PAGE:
Kodak Debt Placed on CreditWatch Negative

S&P cites the photographic-products giant's forecast of a significant shortfall in second-quarter operating income

On June 18, Standard & Poor's Ratings Services placed its 'BBB+' long-term and 'A-2' short-term ratings on photographic-products concern Eastman Kodak (EK ) on CreditWatch with negative implications. Kodak is headquartered in Rochester, N.Y., and had $2.7 billion in debt on March 31, 2003.

The CreditWatch placement follows Kodak's announcement that its second-quarter operating income before restructuring and nonrecurring items could be less than half of its previous forecast due to consumer film and paper sales that were significantly lower in Asia as a result of severe acute respiratory syndrome (SARS), and moderately lower in the U.S. and Europe due to ongoing economic weakness, pricing pressure, and digital substitution. Reduced film and paper sales volumes will reduce profits and margins because of reduced overhead absorption. To address these issues, Kodak will explore additional cost-reduction actions.

Although the SARS epidemic appears to be stabilizing, Standard & Poor's is concerned that economic, competitive, and leisure travel pressures will continue to impair Kodak's sales and earnings. In addition, the continued transition of Kodak's businesses to digital imaging will likely hurt profitability by reducing high-margin film sales.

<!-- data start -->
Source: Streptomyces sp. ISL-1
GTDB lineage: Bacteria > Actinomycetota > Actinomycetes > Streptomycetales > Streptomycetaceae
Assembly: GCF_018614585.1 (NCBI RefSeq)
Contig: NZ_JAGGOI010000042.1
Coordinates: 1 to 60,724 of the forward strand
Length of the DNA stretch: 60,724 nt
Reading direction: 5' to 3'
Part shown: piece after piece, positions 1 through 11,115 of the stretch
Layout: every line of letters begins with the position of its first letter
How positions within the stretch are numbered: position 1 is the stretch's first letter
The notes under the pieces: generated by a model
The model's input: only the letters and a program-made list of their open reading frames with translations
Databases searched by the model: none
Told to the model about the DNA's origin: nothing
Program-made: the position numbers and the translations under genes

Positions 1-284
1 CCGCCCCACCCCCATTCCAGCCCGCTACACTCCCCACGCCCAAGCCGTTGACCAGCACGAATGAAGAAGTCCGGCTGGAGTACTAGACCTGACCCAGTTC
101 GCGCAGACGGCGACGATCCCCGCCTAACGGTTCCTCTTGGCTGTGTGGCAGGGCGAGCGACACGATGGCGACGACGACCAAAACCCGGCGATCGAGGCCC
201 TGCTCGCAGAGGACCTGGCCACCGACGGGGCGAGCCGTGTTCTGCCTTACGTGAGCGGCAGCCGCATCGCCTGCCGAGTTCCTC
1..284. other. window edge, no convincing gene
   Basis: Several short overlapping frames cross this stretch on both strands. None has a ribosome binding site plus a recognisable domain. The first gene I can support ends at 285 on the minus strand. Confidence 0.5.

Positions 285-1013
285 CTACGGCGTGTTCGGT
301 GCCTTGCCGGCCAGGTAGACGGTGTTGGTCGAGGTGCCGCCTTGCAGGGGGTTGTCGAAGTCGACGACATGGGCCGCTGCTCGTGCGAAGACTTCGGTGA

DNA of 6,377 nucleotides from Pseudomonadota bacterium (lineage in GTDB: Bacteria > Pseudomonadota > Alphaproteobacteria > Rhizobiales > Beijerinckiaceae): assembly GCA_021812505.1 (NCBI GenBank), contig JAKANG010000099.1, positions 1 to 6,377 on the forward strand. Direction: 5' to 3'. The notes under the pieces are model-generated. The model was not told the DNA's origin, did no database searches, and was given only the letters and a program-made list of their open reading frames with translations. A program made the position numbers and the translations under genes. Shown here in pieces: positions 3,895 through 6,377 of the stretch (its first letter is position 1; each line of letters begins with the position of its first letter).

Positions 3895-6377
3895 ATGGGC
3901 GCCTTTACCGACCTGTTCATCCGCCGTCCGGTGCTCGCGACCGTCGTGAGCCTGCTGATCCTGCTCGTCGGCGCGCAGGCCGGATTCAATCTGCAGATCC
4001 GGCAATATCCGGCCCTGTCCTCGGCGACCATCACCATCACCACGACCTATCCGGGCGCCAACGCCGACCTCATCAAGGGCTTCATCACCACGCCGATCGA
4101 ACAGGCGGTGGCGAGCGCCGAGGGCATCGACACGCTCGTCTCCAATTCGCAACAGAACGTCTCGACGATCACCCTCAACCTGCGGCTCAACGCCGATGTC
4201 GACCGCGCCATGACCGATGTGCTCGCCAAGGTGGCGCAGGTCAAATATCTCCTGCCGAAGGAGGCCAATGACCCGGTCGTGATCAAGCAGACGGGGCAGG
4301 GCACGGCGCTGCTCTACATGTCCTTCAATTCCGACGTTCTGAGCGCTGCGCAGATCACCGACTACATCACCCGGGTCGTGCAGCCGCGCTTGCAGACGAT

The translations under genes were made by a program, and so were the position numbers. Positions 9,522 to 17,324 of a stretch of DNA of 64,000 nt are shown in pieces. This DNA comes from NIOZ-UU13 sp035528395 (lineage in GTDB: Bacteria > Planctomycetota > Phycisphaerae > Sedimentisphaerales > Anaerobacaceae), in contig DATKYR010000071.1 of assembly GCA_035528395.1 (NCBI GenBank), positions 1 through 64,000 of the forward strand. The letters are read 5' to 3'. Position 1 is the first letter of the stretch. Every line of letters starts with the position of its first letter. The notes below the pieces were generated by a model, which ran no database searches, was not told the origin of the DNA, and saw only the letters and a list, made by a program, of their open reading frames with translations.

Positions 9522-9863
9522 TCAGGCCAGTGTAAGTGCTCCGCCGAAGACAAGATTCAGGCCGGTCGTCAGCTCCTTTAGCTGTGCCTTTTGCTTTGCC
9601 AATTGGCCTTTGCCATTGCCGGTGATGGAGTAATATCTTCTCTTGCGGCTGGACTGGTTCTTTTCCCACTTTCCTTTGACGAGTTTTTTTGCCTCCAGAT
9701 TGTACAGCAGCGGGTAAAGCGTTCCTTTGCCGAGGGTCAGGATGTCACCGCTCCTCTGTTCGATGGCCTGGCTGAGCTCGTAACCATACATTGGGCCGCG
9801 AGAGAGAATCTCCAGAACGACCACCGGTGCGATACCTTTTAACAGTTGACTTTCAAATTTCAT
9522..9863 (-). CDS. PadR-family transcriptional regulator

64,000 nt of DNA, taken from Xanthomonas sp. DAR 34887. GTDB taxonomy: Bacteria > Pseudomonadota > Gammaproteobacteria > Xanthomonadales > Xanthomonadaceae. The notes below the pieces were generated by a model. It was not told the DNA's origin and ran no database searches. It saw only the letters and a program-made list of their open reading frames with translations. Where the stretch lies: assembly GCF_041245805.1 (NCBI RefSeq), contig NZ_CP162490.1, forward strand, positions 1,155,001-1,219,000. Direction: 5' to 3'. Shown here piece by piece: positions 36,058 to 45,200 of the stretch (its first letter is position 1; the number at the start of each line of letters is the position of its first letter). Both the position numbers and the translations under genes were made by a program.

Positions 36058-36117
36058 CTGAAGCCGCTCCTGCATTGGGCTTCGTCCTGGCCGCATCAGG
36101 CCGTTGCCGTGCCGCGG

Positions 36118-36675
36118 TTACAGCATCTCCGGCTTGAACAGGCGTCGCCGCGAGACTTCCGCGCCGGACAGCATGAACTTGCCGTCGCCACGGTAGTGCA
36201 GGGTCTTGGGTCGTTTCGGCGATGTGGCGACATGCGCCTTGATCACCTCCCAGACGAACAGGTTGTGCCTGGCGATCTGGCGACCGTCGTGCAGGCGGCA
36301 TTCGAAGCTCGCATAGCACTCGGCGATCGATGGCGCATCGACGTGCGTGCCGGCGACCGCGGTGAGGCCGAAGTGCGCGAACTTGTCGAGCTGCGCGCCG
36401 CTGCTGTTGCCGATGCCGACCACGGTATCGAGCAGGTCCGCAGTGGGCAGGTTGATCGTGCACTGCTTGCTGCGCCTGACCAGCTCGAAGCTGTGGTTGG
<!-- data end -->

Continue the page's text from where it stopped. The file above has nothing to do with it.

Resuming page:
Significant doubt about the profit potential of digital photography relative to conventional imaging represents another key risk consideration. Ongoing digital migration may require Kodak to take additional restructuring actions to adapt its operations to evolving market conditions. These factors may restrict the company's cash flow and slow its efforts to further reduce debt.

Resolution of the CreditWatch listing will include an updated assessment of the company's near- and intermediate-term profit and cash flow potential in light of the difficult operating environment, competition, and increasing digital sales. The evaluation will also consider the significant burden of Kodak's unfunded postretirement benefit obligations on its financial profile.

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